In 1938, Wong took a job at the Walt Disney Studios as an inbetweener, one who goes through the tedious process of making “in-between” drawings that filled out the movement of the characters between the animators’ key drawings. He recalled “At the end of the day, I thought my eyes were going to pop out,” as he flipped through countless drawings of Mickey Mouse and stared at the light in the drawing board. When he heard that Disney’s next feature-length film was going to be Bambi, he saw an opportunity to present his work.
Wong read Felix Salten’s Bambi and “thought the story was very, very nice—the feeling—you could almost smell the pine,” and made sample sketches creating the lush mountain and forest settings, inspired by Sung dynasty landscape paintings. He had a different approach and one that had never been seen before in an animated film. He explained, “I tried to keep it very, very simple and create the atmosphere, the feeling of the forest.” Tom Codrick, the film’s art director, was impressed with his sensitive style, which was vastly different from the more ornate style of Disney’s Snow White and the Seven Dwarfs, which preceded it. Tyrus’s Chinese-inspired sketches and paintings set the look and tone for Bambi, and were some of the most strikingly beautiful art ever produced at the Walt Disney Studios.
In 2001, Wong was named a Disney Legend, and his work continues to inspire and influence the leading animators of today.
The exhibition also includes paintings, hand painted ceramics and silk scarves, original greeting cards, works on paper, and his latest work including handmade and hand-painted kites, which range in size from six inches to 100 feet.
About Tyrus Wong
Wong was born in Canton (now Guangzhou), China in 1910. In 1919, he and his father immigrated to America leaving behind Wong’s mother and sister, whom they never saw again. Arriving in the United States, they were initially held on Angel Island because of the Chinese Exclusion Act. After their release from Angel Island, they settled in Sacramento, later moving to Los Angeles’s Chinatown neighborhood.
Wong’s interest in painting and drawing emerged at an early age. Though they were poor, his father encouraged his talents by having him practice calligraphy by dipping his brushes in water and “painting” on newspaper. Indifferent to school, he dropped out of Benjamin Franklin Junior High in Pasadena, CA to attend the Otis Art Institute on a full scholarship. There he received formal western art training while studying the art of the Sung Dynasty at the Los Angeles Central Library in his free time.
Despite graduating in the midst of the Depression, Wong led an active life as an artist. He exhibited work throughout the country, including a 1932 group exhibition at the Chicago Art Institute that featured Pablo Picasso. Wong and other young Asian artists including Hideo Date and Benji Okubo gained recognition by exhibiting as the “Orientalists.” Wong was also hired as part of the Federal Arts Project, a branch of the New Deal-era Works Progress Administration (WPA). His work during this period was heavily influenced by his friend, the highly regarded modernist painter Stanton MacDonald-Wright, best known for his use of rich harmonious colors (a style referred to as “synchrony”) and his integration of Chinese compositions.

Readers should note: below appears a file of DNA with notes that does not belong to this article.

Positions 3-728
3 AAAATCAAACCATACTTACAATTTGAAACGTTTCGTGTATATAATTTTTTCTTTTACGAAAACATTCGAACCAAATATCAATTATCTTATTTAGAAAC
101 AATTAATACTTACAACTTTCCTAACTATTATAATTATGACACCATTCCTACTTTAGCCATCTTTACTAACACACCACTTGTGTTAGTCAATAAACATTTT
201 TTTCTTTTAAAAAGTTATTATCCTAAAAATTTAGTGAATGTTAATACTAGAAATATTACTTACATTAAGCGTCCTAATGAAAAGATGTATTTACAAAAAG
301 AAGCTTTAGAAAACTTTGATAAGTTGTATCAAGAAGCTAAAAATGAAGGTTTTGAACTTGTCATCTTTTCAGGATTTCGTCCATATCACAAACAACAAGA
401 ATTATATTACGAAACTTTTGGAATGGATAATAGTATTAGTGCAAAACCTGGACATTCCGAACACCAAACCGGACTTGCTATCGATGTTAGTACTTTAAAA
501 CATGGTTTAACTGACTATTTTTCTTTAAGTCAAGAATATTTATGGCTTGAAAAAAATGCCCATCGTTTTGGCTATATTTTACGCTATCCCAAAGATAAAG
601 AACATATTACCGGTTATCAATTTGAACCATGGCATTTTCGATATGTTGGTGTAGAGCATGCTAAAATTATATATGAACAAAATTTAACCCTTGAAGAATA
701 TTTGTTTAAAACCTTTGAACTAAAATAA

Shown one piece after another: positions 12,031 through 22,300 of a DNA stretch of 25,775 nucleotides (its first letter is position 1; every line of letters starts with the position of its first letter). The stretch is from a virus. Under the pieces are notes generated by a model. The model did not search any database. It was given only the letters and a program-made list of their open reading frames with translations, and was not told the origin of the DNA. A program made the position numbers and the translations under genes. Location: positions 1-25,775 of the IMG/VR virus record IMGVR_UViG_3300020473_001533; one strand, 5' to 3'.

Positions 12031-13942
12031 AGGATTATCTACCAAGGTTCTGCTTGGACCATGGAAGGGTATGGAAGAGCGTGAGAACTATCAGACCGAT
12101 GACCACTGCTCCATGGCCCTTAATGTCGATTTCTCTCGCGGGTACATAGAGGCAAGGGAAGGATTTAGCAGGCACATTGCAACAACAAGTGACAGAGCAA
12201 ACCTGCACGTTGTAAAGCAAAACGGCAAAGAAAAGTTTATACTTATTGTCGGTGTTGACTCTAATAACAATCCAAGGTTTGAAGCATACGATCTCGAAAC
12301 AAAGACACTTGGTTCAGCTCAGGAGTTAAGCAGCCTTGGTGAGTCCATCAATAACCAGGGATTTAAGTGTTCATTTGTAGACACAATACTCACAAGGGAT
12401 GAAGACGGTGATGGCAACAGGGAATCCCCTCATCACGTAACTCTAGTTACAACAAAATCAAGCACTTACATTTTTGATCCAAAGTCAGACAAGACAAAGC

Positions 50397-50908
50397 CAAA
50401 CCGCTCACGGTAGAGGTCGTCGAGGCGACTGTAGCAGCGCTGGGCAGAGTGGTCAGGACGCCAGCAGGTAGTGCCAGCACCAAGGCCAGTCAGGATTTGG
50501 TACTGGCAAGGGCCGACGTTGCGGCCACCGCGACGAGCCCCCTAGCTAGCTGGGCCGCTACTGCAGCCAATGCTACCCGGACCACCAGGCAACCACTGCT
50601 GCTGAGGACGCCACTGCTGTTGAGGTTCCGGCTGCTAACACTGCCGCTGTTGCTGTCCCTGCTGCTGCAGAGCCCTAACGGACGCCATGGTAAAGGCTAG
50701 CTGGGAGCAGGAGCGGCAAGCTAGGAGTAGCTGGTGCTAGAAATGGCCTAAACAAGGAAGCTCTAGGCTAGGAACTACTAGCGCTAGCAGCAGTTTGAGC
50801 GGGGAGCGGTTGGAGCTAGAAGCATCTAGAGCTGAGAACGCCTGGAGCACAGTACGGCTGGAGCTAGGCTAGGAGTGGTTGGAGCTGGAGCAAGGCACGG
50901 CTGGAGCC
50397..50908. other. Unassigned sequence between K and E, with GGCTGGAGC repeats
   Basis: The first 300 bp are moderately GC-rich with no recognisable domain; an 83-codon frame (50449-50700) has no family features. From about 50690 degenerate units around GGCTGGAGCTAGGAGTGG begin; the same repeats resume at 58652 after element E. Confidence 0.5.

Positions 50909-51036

The Dragon’s Den
Though he exhibited regularly, Wong and his fellow artists struggled to survive. Their answer was the Dragon’s Den, a subterranean, trendy, Chinatown restaurant that attracted Hollywood stars such as Peter Lorre, Anna Mae Wong, and Sydney Greenstreet. It stood out among the chop suey joints of Chinatown and was the brainchild of close friend Eddy See. It boasted wall to wall to murals and hand painted menus by Wong and his fellow artists. It was there that he met Ruth Kim, his future wife.
Walt Disney Studios
In 1938, following his marriage and birth of his first daughter, Wong said he “needed a job.” It was at that time he began at Disney as an “inbetweener,” drawing hundreds of sketches of Mickey Mouse. He found the work tedious and numbing. When he heard that the studio was in pre-production on the feature film Bambi, he went home and painted several pictures of a deer in a forest. These small, but evocative sketches captured the attention of Walt Disney and became the basis for the film’s visual style.
From Disney, Wong headed to nearby Warner Brothers, where he switched from fantasy to realism. He was hired as a production illustrator and sketch artist where he painted and sketched concept art for hundreds of live-action films, including Rebel Without A Cause, Calamity Jane, Harper, The Wild Bunch, Sands of Iwo Jima, Auntie Mame, April in Paris, and PT 109. He was frequently loaned out to Republic Pictures where he worked on many John Wayne westerns, a genre that would become a favorite of his. He stayed at Warner Bros. for the next 26 years until his retirement in 1968.
Throughout his years at the studio, Wong continued to paint and exhibit his fine art. In 1954, he was featured in a short film produced by Eliot O’Hara demonstrating Oriental brushwork techniques. His commercial work included designing greeting cards for over 20 years, illustrating magazine covers and children’s books, and painting calligraphic style designs on Winfield ceramic ware that sold in high-end department stores.
After retiring, he turned his attention to designing and building hand-made kites. His dozens of designs include multi-colored 100-foot centipedes, flocks of swallow, butterflies, and panda bears. In 1990, he and his kites were featured in the short film, Flights of Fancy. To this day, Wong flies his kites every month in Santa Monica.
You can buy the book here.